Social Media has a way of making you feel sad sometimes. The posts of beautiful holidays and warm family celebrations may be more for the benefit of others than what’s true. Consider the perceptions that we have from what we read or hear, and compare that to the reality… sometimes the way things are presented are far different than what is actually happening.
For example, listening to the news can sometimes be difficult – not only due to the content, but also due to the spin that the commentators put to the stories. This summer, during a two day period, Lauren Bacall passed away. The day she died, it was also reported that Robin Williams died the day before, by suicide. The announcer who said “Robin Williams passed away” made me stop in my tracks. Not because of his death, but because of the way they utilized the English language. Robin Williams did not “pass away”, but he ended his life violently – apparently asphyxiating himself with a belt and a closet door.
I appreciate that many are and were surprised that the man we all thought of as a genius and incredible comic was anything but happy. He brought laughter to millions, yet his life was more a tragedy with depression and addiction. How sad. It’s utterly heartbreaking.
But to say he “passed away” implies a quiet passing… a traveling from this life to the next. I daresay that when someone takes their own life, it’s not a “passing”, its more a termination, an ending, a taking of the life that can never have another “act” to follow. It’s not a “passing”.
One of my pet peeves recently is the abuse of language to share information. I’m not sure whether this is because as I’ve gotten older, I am more cognizant of the power of words, or whether there is an inadequacy in our school systems with regard to teaching English? Case in point, the other day I was chatting with a friend who told me that he does not like a politician because he finds his “self defecating” humor to be offensive. Well, yes, I guess it would be. Any politician who poops himself for a joke would be offensive. But perhaps he meant “self deprecating”?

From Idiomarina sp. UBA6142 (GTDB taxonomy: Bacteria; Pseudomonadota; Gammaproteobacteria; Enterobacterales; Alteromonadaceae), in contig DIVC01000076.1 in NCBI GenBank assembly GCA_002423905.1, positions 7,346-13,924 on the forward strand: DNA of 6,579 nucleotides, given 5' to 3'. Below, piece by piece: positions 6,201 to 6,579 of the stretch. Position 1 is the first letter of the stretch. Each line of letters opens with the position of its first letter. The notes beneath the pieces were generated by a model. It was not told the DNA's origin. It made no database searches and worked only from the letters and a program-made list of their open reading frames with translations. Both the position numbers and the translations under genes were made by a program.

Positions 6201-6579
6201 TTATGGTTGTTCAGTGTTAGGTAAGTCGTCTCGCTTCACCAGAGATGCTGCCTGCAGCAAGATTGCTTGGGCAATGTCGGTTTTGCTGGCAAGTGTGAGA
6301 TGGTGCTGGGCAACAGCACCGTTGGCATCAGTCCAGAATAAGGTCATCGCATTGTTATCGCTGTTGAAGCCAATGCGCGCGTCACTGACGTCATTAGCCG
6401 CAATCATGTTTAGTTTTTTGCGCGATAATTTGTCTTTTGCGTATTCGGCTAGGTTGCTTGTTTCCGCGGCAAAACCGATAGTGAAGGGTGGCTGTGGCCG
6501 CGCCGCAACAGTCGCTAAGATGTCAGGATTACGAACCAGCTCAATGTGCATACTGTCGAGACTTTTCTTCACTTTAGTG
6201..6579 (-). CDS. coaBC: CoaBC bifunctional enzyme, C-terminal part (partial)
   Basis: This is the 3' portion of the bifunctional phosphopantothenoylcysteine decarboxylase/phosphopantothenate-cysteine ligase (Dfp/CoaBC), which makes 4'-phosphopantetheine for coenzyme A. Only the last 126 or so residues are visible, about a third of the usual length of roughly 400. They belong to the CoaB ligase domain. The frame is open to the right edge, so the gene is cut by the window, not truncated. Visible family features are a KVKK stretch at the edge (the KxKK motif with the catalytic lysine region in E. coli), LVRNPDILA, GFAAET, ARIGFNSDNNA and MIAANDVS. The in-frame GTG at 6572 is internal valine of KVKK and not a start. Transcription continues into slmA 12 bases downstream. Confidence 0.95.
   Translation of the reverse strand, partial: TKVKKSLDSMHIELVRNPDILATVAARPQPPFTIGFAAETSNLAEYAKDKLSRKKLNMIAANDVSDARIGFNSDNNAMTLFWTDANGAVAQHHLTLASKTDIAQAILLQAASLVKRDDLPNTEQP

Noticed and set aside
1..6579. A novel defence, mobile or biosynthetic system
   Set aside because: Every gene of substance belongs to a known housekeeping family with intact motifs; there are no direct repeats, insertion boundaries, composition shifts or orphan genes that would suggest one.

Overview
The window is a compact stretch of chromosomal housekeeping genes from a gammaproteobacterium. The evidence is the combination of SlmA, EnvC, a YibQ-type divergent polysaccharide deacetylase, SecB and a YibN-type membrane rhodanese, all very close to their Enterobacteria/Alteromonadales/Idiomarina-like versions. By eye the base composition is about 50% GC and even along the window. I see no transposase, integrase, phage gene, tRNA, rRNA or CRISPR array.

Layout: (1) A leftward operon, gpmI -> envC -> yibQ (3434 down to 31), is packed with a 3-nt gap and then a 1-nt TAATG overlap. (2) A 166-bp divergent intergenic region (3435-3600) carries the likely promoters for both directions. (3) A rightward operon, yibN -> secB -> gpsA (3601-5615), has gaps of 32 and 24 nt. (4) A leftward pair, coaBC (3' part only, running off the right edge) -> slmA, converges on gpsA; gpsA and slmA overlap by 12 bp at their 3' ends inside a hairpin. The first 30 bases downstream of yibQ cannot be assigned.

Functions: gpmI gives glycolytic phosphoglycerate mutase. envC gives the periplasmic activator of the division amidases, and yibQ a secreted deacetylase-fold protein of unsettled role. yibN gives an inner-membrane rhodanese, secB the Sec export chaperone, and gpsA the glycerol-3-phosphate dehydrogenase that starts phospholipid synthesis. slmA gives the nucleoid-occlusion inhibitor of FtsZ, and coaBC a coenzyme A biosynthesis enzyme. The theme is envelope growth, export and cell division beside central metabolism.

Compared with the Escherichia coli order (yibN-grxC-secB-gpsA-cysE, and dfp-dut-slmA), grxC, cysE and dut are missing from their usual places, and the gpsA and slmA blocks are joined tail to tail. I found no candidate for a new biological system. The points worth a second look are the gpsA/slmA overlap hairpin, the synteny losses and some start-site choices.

Another friend was sure that “irregardless” of something, he was going to do something. I cringed. I am sure he did not realize that the word he meant to us is “regardless”. Regardless means without regard. When you add the “ir’ in front, it negates the word, so irregardless means “not without regard”. Huh?
Ok, and then there is the person who becomes “orientated” to a new job. Really. Define that for me? I think he means he was oriented. To orientate means to turn to the East, as if in prayer… Does this then mean that every person in the new job must learn where the East is?
And just yesterday a senior staff member suggested that we “home in on our skills”. I suspect it was honing that was required, but I could be wrong. Perhaps we should get closer to them, as in homing in?
When I see or hear advertising copy that’s poorly written, I have the same response. How does copy get approved when it does not make sense?
For example, a recently launched campaign by Ryder focuses on the “ER”. What? Who put the “ER” in Ryder? Seriously… and what the heck is that supposed to mean?
Another campaign makes it seem cool to have bad manners. A young girl struts over to a lunch table at school and puts her feet up on the table wearing her brand new sneakers. And instead of telling her what a snot she is and to get her feet off the table (did she grow up in a barn?!?) the two older kids nod knowingly. Huh? If anything, that’s a great reason NOT to buy anything from this store! The store, Famous Footwear thinks their add is about confidence? Nope. It’s about bad manners!